In order to estimate the in-vessel tritium inventory of carbon flakes or dust, deuterium gas absorption and deuterium ion irradiation experiments were conducted on carbon flakes prepared by using electron beam evaporation of graphite. The retained amount of deuterium after the deuterium gas absorption was very low; D/C ≤ 10-3 atomic ratio. The retained amount of deuterium after the deuterium ion irradiation was very similar when compared with that for graphite. The deuterium concentration of the carbon flakes resulting from ion irradiation becomes close to zero if the wall temperature is higher than 1000 K. Co-deposited carbon flakes were prepared by a deuterium arc discharge with carbon electrodes at different gas pressures and substrate temperatures. The co-deposited carbon flakes had a high deuterium concentration. Under such conditions with gas pressure of 1 Pa and wall temperature of 573 K, the deuterium concentration becomes approximately D/C ≤ 0.2. In a DT fusion device like ITER, we therefore, expect a T/C ratio of 0.1. This value is presumed to be an upper limit of carbon flakes in ITER since the wall temperature may be higher than 573 K. Tungsten-carbon mixed flakes were also produced by the deuterium arc discharge with carbon and tungsten electrodes. The deuterium was trapped mainly in the carbon atoms and the structure of carbon in the tungsten-carbon mixed flakes was more amorphous compared with that of the co-deposited carbon flakes. Then, the deuterium concentration was higher than that of the carbon flakes, and increased with the increase in the concentration of tungsten. The higher concentration in the tungsten-carbon mixed flakes may not affect the in-vessel tritium inventory if the tungsten concentration is low.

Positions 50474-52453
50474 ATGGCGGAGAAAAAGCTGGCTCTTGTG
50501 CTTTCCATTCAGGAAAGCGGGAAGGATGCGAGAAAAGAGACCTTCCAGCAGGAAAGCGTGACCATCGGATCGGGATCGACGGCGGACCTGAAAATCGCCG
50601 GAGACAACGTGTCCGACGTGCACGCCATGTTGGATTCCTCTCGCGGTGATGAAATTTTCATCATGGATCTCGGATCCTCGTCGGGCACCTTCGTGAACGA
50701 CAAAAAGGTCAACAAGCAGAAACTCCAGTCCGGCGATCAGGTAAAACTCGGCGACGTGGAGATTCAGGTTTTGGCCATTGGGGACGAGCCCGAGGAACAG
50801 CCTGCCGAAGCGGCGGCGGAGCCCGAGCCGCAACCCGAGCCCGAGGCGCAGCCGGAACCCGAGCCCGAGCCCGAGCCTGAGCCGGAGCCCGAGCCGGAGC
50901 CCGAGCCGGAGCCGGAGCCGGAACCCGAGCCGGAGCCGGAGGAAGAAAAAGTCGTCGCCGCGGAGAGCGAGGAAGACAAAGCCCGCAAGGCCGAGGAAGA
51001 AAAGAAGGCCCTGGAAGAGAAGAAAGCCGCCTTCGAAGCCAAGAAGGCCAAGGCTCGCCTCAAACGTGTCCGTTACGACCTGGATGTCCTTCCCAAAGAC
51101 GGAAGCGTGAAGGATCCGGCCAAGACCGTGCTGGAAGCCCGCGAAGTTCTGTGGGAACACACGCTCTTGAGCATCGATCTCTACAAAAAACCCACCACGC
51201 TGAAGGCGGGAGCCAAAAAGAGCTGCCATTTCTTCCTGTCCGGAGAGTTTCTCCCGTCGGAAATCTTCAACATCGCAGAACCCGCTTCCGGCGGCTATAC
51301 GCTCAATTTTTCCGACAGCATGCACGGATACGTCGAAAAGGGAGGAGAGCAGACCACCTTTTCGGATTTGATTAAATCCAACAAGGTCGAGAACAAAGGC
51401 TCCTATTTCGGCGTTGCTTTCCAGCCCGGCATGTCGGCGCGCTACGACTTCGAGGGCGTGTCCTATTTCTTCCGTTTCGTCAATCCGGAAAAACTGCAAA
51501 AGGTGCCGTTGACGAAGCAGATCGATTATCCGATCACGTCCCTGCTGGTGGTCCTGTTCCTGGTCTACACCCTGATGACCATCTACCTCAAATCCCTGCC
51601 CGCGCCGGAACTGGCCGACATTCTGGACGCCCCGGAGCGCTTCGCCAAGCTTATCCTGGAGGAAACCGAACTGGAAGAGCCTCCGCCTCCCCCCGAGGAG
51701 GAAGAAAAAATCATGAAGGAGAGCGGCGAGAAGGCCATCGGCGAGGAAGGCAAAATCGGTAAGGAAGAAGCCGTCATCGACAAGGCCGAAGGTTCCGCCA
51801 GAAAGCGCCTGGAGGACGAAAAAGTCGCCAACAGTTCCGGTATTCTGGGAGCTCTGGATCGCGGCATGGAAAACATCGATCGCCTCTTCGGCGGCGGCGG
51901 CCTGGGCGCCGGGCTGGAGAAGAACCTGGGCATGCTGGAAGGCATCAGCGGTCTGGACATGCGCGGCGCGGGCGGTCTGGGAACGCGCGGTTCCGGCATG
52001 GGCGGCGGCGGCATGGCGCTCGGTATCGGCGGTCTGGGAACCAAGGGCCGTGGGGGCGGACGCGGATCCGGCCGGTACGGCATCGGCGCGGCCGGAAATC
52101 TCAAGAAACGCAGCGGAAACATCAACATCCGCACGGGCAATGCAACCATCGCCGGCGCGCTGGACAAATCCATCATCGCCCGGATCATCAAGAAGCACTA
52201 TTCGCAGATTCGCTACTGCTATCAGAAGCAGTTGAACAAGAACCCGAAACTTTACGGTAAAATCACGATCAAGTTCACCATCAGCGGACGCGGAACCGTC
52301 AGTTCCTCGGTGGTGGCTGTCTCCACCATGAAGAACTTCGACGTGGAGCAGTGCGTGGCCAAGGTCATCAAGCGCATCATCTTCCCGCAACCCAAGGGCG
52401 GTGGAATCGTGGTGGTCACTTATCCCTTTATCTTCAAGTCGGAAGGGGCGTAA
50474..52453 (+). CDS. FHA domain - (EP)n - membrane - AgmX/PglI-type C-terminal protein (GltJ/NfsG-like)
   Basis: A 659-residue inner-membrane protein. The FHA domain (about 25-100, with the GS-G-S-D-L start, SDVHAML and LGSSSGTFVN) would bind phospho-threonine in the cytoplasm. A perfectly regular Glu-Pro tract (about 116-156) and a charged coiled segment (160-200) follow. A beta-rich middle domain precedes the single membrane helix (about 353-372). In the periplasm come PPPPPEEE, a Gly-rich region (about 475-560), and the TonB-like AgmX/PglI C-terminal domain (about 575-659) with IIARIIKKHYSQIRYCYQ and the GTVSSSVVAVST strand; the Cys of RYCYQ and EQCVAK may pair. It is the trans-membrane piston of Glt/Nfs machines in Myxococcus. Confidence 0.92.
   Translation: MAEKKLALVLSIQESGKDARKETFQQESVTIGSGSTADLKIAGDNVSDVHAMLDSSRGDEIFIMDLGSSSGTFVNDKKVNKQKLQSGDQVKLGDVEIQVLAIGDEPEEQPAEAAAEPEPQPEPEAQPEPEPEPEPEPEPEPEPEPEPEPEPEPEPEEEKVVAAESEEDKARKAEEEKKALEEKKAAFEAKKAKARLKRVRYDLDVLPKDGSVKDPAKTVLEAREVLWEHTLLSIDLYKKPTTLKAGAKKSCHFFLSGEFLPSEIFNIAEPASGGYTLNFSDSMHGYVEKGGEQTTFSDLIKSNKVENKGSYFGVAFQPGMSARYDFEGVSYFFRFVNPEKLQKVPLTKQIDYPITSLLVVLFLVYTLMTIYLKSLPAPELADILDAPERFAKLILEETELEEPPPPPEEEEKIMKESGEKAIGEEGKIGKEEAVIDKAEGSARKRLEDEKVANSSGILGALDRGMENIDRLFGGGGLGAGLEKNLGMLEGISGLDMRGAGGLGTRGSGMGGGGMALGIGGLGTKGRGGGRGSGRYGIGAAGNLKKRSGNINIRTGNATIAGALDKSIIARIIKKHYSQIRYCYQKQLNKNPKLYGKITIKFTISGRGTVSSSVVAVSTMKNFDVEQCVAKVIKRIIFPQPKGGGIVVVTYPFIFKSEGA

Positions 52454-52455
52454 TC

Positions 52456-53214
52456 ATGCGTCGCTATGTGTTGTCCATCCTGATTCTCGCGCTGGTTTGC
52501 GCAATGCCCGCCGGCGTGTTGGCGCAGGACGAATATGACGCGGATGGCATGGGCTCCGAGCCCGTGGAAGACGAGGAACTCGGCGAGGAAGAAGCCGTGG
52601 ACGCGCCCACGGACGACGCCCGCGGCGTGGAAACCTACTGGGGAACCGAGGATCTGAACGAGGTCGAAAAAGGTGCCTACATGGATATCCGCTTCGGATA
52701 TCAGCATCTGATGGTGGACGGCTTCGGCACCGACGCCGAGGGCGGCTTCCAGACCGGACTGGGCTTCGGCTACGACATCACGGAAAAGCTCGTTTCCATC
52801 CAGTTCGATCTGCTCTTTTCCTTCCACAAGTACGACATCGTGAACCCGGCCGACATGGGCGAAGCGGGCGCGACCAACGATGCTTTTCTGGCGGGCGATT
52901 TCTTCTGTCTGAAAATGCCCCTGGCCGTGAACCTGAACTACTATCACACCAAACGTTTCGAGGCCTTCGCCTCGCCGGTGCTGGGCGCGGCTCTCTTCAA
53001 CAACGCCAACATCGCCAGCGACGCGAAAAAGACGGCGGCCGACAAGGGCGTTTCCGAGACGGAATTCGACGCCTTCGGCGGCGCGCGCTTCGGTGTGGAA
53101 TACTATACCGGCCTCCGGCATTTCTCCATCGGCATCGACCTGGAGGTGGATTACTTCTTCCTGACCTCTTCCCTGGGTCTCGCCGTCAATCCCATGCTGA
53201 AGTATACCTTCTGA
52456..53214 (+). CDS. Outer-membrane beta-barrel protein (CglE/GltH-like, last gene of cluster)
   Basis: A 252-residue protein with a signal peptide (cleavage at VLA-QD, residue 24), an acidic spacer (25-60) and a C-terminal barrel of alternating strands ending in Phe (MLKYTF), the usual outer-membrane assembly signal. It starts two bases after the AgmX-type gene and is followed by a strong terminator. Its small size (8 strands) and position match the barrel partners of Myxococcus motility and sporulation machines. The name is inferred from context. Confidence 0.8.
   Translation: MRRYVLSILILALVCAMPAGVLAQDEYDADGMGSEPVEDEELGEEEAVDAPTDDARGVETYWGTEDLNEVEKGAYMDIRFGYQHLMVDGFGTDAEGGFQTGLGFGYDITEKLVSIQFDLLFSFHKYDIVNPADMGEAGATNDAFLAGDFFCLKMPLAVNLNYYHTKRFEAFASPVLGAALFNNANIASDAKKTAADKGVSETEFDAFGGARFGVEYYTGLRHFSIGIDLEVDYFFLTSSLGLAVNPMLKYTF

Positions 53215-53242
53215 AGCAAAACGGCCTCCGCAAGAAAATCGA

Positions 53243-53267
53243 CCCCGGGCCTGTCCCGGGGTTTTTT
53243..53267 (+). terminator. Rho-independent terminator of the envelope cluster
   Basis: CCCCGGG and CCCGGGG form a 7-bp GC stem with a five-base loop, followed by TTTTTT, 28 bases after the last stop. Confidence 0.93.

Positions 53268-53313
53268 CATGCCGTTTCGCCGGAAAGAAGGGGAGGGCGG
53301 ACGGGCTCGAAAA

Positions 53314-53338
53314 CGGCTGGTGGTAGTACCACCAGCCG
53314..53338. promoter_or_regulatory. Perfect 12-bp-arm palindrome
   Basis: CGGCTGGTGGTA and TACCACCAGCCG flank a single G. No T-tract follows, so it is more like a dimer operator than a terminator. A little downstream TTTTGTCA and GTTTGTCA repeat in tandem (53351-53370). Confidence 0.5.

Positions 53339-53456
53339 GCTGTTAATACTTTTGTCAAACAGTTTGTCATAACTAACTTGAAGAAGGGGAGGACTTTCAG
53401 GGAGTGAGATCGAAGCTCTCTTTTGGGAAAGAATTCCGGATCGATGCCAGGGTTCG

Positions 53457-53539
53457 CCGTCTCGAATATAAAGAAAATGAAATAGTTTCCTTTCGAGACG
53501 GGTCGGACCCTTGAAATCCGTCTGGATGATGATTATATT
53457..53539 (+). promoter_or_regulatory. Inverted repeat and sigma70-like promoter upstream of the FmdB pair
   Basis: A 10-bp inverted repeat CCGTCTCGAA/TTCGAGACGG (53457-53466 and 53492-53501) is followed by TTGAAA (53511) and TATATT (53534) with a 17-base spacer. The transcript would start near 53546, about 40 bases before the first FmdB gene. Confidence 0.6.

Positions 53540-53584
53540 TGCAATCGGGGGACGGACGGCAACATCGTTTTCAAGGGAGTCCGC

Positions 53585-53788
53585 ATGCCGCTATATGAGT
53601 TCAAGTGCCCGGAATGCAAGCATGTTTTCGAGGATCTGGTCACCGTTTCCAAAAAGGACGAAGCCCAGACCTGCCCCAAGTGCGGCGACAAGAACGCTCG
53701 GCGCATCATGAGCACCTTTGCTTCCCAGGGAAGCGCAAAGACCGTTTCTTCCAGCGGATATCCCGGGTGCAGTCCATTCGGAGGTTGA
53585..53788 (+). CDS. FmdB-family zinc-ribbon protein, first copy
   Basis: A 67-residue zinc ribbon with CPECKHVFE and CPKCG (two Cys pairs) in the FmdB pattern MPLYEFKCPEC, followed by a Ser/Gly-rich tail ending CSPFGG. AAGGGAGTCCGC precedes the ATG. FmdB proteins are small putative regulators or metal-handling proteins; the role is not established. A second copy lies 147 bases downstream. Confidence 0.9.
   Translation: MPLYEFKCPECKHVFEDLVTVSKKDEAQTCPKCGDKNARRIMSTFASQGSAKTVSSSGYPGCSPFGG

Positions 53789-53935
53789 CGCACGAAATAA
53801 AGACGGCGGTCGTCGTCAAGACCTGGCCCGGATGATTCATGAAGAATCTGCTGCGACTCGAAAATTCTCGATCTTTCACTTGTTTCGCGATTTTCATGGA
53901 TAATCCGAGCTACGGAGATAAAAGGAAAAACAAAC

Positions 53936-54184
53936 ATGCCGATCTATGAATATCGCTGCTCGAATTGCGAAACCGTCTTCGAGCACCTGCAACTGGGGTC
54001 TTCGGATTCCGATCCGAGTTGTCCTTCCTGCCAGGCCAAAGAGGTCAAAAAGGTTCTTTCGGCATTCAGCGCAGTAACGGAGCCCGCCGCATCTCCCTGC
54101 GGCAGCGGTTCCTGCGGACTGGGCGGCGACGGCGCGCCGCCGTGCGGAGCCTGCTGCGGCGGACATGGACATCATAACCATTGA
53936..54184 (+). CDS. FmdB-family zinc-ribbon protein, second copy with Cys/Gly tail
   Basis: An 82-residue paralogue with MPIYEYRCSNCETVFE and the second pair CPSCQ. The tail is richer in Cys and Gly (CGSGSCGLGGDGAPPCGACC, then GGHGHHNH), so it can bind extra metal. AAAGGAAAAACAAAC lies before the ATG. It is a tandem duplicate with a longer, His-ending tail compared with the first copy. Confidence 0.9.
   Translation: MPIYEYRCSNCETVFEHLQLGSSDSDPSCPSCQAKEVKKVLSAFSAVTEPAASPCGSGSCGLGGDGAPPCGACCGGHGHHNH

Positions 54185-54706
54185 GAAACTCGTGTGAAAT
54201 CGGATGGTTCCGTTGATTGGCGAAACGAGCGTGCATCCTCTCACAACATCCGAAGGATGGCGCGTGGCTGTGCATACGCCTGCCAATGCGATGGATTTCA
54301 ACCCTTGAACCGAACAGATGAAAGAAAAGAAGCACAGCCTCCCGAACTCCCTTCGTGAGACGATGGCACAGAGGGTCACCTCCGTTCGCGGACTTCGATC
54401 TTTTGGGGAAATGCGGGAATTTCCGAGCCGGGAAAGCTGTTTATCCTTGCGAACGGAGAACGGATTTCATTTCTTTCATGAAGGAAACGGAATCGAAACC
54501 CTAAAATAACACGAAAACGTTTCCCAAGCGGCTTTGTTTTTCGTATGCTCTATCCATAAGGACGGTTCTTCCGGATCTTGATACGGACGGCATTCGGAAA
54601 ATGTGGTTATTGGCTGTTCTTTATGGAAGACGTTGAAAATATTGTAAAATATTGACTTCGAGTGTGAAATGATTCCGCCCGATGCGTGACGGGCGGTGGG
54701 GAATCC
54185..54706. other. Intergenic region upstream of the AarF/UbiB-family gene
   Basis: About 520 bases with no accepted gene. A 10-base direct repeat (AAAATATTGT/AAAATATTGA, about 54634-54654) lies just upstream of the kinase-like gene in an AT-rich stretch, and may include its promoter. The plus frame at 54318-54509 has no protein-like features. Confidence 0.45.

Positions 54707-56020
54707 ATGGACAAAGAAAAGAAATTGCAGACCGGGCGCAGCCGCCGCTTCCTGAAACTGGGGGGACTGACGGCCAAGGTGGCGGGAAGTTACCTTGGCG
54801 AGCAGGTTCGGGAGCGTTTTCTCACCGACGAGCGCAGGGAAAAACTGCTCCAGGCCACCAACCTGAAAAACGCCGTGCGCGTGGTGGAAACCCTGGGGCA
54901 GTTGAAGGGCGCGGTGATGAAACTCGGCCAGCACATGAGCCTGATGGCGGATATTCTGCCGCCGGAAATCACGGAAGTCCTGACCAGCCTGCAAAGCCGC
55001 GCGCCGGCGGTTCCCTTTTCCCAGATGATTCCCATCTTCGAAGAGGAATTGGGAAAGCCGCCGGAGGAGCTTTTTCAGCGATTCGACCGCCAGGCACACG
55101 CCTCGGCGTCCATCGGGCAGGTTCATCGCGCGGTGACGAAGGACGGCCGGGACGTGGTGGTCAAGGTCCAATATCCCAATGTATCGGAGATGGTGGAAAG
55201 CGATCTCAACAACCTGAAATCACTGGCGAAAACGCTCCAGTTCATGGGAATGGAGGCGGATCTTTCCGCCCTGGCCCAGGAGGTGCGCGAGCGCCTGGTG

All Science Journal Classification (ASJC) codes
- Nuclear and High Energy Physics
- Condensed Matter Physics